Meyers has big plans for "Late Night." Black asked Myers how the legacy of "Late Night" -- from David Letterman to Conan O'Brien to Fallon -- has informed his plans for the program. "The legacy, for me, is that it has always been the really exciting piece of real estate after the other late night shows," Meyers said. "People are already there after an hour of late night talk show. You want to do something a little different, a little outside the lines of convention." He's still sifting through various ideas. "I have to say that a month and a half into getting this job, it's really strange to be theoretical about what it is you're going to do," he added. "I'd like to try to bring -- not 'Weekend Update,' but sort of the written gaffes, like a 'Weekend Update' feature where someone comes out as a guest who's not an actual person promoting something or telling a real story. I think it would be nice to have hybrid performers like Conan did in the early days. I really do like playing with the straight man character. I know the network's impatient and we'll figure it out as we go." Black joked, "So you're not going to have humans on the show?" Meyers shot back, "We might have one talking god."
Meyers needs to get ready to open himself up. Black said that Meyers had told him backstage that he was afraid to appear on fellow comedian Marc Maron's popular "WTF" podcast "because there's so much he hasn't worked out for himself." But on "Late Night," he'll have to get used to sharing himself with the audience. "Part of the job that's so scary is that I'm going from 15 minutes on a Saturday to every night of the week for an hour," Meyers said. "It would be very hard to just sit behind the desk and talk about news. When I do standup I feel like I share more of my life than I have on 'Saturday Night Live,' so that's been a helpful step. But I do have to be prepared to share. People who watch that show know if you're married, if you have kids, all these things about you." Stiller furthered that point. "People are going to connect with you on some level that maybe has nothing to do with what you do or don't prepare," he said, "but instead the essence of who you are."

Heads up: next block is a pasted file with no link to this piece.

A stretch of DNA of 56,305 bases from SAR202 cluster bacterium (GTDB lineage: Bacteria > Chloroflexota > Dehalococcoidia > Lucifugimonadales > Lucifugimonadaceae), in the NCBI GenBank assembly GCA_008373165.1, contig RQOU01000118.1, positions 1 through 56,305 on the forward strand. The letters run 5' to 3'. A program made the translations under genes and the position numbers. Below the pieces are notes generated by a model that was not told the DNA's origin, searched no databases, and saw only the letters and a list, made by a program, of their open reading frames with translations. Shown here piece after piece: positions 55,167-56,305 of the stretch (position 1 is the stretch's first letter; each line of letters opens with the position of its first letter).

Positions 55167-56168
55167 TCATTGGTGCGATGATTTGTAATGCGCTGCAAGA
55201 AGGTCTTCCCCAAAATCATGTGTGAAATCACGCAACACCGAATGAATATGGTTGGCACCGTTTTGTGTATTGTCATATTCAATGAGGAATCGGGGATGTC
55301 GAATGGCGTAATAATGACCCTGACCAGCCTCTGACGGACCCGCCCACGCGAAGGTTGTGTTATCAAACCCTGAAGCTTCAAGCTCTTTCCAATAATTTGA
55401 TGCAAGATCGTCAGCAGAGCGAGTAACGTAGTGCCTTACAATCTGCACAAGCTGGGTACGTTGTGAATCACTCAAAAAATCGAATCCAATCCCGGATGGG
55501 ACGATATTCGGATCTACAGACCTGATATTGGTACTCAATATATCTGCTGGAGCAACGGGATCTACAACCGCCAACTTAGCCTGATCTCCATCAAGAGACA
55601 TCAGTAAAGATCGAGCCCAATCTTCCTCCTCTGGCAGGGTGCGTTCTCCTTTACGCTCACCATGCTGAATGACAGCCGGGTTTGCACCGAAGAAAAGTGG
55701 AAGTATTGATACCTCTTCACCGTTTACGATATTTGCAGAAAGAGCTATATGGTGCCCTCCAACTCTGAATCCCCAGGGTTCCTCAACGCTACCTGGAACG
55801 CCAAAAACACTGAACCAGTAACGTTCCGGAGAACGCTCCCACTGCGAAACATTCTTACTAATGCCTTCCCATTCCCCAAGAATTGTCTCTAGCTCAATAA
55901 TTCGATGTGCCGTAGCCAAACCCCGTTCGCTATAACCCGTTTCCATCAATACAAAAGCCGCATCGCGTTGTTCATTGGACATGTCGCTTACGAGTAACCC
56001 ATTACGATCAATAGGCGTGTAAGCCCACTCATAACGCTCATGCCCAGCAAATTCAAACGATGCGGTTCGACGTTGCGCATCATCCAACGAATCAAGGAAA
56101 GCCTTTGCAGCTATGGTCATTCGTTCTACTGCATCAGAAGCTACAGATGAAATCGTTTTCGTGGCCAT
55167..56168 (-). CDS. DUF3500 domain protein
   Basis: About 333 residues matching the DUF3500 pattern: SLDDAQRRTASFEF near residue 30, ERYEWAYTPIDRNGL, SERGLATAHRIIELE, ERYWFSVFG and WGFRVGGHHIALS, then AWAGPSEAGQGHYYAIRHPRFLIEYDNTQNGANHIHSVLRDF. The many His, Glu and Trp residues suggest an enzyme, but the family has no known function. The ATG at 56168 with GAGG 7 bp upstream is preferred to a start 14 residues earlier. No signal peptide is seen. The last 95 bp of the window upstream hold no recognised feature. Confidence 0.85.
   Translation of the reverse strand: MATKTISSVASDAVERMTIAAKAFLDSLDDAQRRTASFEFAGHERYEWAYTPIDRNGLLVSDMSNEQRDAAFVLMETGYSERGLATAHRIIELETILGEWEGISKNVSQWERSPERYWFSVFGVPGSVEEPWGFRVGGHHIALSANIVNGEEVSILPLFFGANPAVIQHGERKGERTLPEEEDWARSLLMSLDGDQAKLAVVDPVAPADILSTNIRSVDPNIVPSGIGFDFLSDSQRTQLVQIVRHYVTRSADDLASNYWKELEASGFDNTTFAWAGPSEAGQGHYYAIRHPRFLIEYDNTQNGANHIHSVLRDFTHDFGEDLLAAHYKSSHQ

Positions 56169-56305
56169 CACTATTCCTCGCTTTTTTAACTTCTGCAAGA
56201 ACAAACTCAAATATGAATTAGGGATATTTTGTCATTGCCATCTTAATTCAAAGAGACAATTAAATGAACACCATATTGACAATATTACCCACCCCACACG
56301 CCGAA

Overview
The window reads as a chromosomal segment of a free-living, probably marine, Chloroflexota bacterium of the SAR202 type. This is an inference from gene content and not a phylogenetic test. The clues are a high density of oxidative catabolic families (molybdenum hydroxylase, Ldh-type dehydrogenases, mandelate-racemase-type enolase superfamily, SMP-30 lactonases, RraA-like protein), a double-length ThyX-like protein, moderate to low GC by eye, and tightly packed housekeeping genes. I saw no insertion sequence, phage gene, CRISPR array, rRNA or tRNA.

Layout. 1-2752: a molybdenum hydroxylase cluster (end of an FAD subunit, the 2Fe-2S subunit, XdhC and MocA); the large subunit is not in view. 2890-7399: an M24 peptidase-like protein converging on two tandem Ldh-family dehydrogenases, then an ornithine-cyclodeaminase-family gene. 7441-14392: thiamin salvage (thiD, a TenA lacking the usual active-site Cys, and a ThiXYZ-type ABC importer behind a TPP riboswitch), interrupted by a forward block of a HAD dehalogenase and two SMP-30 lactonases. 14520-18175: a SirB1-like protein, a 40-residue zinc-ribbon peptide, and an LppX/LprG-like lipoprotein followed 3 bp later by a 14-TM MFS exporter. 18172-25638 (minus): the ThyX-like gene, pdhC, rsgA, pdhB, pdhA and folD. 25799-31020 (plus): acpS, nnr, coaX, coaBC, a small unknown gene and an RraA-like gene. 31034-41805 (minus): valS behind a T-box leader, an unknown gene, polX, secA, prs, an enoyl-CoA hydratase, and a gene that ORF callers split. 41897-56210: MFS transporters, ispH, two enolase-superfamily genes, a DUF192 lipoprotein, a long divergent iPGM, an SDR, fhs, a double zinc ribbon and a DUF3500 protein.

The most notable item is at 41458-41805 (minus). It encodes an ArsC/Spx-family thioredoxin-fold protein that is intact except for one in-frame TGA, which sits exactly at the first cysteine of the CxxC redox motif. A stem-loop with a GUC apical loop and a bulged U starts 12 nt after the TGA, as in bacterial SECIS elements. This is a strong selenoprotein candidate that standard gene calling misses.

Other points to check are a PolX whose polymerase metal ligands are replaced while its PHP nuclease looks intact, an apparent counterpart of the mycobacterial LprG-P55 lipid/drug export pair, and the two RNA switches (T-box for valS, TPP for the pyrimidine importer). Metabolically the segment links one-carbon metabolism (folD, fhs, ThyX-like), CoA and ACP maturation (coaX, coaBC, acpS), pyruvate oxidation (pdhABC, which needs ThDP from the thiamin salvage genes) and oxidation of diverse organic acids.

Not every character flourishes under the "SNL" dynamic. Stiller talked about feeling restricted by the television format when he worked on "SNL" in the late '80s. "I could've stayed and toughed it out, but I wanted to pursue what I wanted to do, which was to direct comedy," he said. Mike Myers added, "It's not a director's medium. When you watch the first 'Wayne's World' sketch, we're zipping back and forth, then the last one was just flat, with two chairs. Ben's a stylist, and the show doesn't like style." Stiller, perhaps cognizant of recent "SNL" head writer Seth Meyers' presence, clarified. "It wasn't a director's medium at the time," he said. "I think it really changed over the last five or six years. What they're willing to do and the chances they take. For me, I just saw the writing on the wall: I don't enjoy live television."
Mike Myers was inspired by Gilda Radnor -- and acted with her as a child. "I did a TV commercial when I was 10 years old and Gilda Radner played my mother," he said. "I was so grateful that the show was still around by the time I was old enough to be on it. I just wanted to be like Gilda." Growing up, he said, "everything English was worshipped in my house, but at that time there weren't English standup. Standup is, in essence, an American art form."
The success of "Austin Power" inspired Stiller to direct and star in "Zoolander." "It was an obviously brilliant character in movies that took a not necessarily realistic character and translated it into film," Stiller said, "which means you have to somehow get the audience to go along with the character for more than five minutes. To see it done so well made me realize how I could do that."